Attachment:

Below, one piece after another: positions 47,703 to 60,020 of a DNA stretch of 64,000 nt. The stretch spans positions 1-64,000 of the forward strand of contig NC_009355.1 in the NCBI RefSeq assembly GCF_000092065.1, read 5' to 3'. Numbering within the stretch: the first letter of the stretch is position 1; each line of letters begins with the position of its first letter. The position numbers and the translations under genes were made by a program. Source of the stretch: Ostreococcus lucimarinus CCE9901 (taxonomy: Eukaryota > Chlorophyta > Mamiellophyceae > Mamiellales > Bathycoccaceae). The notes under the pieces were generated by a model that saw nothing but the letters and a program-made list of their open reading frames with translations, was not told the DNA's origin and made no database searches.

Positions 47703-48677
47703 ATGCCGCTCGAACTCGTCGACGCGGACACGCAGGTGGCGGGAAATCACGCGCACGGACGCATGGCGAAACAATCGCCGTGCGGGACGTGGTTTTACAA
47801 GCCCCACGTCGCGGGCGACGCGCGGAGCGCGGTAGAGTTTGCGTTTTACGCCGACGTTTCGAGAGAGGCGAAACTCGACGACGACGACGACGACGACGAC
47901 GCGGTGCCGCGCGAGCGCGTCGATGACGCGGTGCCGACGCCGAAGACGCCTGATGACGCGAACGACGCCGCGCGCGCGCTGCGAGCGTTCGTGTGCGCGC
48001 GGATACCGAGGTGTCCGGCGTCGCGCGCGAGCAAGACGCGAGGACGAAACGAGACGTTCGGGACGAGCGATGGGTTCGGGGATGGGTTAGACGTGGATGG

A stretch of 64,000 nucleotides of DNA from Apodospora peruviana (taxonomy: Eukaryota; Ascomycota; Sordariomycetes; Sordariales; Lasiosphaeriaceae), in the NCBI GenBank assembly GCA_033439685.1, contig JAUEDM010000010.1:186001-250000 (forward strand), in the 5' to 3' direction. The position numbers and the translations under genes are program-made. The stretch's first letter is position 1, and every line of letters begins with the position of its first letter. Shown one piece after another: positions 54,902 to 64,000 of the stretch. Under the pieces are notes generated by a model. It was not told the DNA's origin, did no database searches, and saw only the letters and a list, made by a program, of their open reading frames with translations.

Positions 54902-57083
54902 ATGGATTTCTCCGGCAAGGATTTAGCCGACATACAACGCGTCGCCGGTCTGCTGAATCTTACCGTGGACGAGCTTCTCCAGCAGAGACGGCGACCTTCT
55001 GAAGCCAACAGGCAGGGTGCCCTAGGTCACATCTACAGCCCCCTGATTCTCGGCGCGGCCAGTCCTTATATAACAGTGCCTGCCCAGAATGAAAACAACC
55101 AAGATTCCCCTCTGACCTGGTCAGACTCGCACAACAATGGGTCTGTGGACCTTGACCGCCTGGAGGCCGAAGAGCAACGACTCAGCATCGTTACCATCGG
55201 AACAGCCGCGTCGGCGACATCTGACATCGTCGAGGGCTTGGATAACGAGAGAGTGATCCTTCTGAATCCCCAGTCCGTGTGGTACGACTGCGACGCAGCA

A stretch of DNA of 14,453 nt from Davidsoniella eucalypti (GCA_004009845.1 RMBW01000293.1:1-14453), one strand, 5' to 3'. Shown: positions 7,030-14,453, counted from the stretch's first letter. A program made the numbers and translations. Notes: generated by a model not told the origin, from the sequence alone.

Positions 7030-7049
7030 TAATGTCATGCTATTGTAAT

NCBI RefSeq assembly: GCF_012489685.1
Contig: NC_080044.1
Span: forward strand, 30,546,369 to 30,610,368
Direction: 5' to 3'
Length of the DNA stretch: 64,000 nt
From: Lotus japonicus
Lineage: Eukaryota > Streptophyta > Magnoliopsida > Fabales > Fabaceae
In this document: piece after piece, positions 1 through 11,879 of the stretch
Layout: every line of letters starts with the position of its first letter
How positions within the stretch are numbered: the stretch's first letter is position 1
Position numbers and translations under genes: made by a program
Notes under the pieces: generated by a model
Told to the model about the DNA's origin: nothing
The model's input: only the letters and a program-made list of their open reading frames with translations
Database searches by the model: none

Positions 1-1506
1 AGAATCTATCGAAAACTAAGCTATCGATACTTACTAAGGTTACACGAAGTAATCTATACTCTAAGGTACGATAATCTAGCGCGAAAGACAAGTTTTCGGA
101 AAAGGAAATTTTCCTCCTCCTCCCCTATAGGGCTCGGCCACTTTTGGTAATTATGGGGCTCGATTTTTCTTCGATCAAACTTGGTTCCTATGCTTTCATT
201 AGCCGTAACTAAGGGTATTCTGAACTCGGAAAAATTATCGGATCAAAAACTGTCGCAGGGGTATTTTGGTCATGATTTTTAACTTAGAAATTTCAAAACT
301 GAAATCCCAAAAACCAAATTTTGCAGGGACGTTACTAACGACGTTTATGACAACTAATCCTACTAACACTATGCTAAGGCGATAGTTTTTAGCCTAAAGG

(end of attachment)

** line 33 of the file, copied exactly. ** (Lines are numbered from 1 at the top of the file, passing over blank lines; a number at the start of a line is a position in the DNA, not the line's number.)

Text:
101 AAAGGAAATTTTCCTCCTCCTCCCCTATAGGGCTCGGCCACTTTTGGTAATTATGGGGCTCGATTTTTCTTCGATCAAACTTGGTTCCTATGCTTTCATT